For almost a century clinicians have encountered birth memories and wondered if they were real memories or creative fantasies. Empirical studies have revealed both the fallibility and validity of human memory. In this study a side-by-side comparison was made of birth memories obtained in hypnosis from ten children (ages 9 to 23) who had no conscious memories of birth, and their mothers who claimed they had never shared details of the birth with them. Their independent reports were found to be coherent with each other, to contain a wealth of appropriate and accurate facts, and to match exactly at many points. A variety of human errors were also found in reports but serious contradictions/fantasies were rare. Accuracies and inaccuracies are illustrated and discussed and the need for caution noted. Birth memories appear to be real memories and contain valuable information about birth from the baby's point of view.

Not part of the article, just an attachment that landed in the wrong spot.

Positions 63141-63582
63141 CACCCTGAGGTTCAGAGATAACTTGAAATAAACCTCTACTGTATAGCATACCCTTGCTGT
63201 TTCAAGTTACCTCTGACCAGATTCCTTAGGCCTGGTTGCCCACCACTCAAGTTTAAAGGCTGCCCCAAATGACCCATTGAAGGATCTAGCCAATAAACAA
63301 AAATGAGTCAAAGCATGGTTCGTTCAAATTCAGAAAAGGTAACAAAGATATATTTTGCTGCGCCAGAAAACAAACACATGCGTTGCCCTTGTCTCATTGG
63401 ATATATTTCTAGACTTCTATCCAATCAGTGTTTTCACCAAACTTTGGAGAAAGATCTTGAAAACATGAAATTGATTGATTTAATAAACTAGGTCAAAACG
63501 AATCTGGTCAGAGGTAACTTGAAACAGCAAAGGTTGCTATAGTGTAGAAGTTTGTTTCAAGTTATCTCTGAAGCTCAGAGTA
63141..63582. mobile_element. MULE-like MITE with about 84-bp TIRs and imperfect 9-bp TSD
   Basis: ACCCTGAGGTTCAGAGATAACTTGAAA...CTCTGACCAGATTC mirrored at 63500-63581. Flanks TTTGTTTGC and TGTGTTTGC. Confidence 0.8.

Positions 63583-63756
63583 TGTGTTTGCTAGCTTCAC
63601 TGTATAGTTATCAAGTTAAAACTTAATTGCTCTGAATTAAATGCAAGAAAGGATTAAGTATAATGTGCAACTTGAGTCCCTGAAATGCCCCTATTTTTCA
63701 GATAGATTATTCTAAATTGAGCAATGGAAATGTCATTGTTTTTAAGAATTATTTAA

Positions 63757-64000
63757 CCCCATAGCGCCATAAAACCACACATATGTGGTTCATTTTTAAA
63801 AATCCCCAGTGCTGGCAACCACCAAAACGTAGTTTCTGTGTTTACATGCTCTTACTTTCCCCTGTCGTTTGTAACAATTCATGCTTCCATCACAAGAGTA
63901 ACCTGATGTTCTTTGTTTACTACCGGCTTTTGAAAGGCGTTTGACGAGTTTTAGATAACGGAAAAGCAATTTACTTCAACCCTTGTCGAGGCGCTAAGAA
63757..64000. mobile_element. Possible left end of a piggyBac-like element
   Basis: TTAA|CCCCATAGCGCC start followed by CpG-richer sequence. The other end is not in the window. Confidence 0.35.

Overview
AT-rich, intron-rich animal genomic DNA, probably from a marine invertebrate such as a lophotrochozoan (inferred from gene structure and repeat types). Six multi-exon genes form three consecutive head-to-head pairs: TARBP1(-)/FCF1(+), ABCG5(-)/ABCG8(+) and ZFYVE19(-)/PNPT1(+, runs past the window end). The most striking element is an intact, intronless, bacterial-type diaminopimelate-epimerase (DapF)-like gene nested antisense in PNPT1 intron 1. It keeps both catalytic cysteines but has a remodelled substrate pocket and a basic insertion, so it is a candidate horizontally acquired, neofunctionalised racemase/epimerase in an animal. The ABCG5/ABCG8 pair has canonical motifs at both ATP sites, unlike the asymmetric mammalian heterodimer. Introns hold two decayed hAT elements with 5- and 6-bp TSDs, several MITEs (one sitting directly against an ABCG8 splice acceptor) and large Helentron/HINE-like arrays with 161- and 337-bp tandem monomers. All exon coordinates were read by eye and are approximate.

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David B. Chamberlain, Ph.D.
JOURNAL OF PRENATAL AND PERINATAL PSYCHOLOGY AND HEALTH publishes research and clinical articles from the cutting edge of the science of prenatal and perinatal psychology and health. The journal, published quarterly since 1986, is dedicated to the in-depth exploration human reproduction and pregnancy and the mental and emotional development of the unborn and newborn child.